Inveraray Castle Details
- Access: Public Access
- Condition: occ
- First build century: 18th
- Closest To: Inveraray
- Grid Ref: NN097093
- Last use century: 21st
The Inveraray Castle we see today is an 18th century palace, inspired by a sketch of John Vanbrugh, the architect behind Blenheim Palace and Castle Howard. It was started in 1746, and completed after 43 years – during which time the architects William Morris and Robert Adam both contributed to its construction. Up until 1877, when it suffered a disastrous fire, was a storey lower, with the central tower standing proudly above the rest of the mansion, and the round corner towers did not possess their conical roofs.
There were, of course, earlier buildings bearing the name Inveraray Castle, the latest of which is remembered with a series of white markers in the front lawn of the castle. Within one of the display cabinets an image of this already ruined castle survives in a painting, which also shows another tall mansion or house in the background.
The Campbells held land in Argyll from the 13th century. Bitter foes of the MacDougall family, their local affairs led them to support Robert Bruce, and they were amply rewarded, gaining large estates across the region, rising to briefly hold the Earldom of Atholl, and in 1457 created Earls of Argyll. At approximately this date the earliest Inveraray Castle was erected, probably a square tower and courtyard like those erected at Kilchurn and Gloom, near Dollar.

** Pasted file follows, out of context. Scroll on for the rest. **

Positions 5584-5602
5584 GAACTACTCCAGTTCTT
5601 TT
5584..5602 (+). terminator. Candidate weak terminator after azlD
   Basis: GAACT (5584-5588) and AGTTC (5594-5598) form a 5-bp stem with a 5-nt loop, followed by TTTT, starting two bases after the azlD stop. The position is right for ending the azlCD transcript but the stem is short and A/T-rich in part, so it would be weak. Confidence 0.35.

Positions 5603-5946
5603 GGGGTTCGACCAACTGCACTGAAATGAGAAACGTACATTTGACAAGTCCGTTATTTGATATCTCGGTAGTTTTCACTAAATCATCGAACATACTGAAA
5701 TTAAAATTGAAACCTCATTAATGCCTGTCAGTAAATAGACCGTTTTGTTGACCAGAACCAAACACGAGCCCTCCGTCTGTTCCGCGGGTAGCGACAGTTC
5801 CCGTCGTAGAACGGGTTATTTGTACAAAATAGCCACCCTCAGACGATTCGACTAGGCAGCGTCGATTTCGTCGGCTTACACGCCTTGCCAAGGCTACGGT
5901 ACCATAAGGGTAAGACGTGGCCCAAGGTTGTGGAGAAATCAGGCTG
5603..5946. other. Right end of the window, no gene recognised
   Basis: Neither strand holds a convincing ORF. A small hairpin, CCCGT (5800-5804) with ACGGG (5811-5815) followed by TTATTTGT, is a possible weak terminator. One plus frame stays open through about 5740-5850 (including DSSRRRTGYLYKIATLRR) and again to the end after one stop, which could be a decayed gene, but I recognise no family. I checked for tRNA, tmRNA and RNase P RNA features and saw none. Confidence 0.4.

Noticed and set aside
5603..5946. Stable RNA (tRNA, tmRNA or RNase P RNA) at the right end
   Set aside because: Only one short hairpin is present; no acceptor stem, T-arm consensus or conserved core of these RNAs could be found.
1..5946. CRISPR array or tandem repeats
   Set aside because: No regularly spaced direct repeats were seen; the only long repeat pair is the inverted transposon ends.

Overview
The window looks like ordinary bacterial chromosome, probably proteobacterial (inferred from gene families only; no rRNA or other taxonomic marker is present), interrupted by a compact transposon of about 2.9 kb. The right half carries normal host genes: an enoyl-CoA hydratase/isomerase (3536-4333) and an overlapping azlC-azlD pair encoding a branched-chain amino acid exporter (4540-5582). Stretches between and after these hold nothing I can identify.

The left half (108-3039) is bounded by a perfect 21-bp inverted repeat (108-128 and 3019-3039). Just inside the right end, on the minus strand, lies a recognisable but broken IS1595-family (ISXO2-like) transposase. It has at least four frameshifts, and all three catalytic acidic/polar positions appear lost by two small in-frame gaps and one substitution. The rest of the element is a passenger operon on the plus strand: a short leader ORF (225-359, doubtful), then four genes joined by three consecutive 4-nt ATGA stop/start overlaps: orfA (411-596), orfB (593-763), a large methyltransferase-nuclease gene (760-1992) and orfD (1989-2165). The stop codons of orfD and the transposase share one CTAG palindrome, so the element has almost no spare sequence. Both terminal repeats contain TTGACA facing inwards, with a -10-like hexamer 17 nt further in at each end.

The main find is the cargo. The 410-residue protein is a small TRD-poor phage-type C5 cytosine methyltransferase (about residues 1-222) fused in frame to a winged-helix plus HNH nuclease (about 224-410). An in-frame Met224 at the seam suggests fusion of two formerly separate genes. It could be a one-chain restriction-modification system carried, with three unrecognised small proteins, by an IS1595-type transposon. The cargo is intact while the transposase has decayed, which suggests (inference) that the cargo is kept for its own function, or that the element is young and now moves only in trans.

By this time the Earls of Campbell had become trusted lieutenants of the Crown, and were among the principal beneficiaries when the Lordship of the Isles was suppressed. Later they became the principal agents of the Crown in the west, putting down rebellion among the Catholic clansmen.
In 1644, Inveraray Castle was assaulted by Montrose and Alasdair mac Colla, a member of the Macdonald clan, bitter enemies of the Campbells, and sacked. It is likely that this castle is what is depicted in ruins in the painting, and that a substantial residence was built by the Marquis as a new home, perhaps styled like a tower-house albeit without the substance of one, before his execution in 1661 by Charles II. The King revived the Earldom in 1663, and the new Earl was able to reoccupy Inveraray – until his own execution in 1685. His son Archibald was restored to the estates after supporting William and Mary, and was created the 1st Duke of Argyll in 1701. It was Archibald’s eldest son John, the 2nd Duke, who commissioned the building of the new Inveraray Castle before his death in 1743, and younger son Archibald, the 3rd Duke, who saw the castle completed, although he never lived in it, dying without issue in 1761.
Inveraray Castle and the Duchy then passed to Archibald’s cousin John, and remains in the family today. Perhaps a third of the castle is open to the public, with rooms including the Armoury, Dining Room, central tower and several bedrooms part of the tour. Despite its name, it is clear that the primary function of this building was domestic, not martial, with large windows being the order of the day. However the enormous amount of arms on display make no bones about the warlike past of the Campbell clan.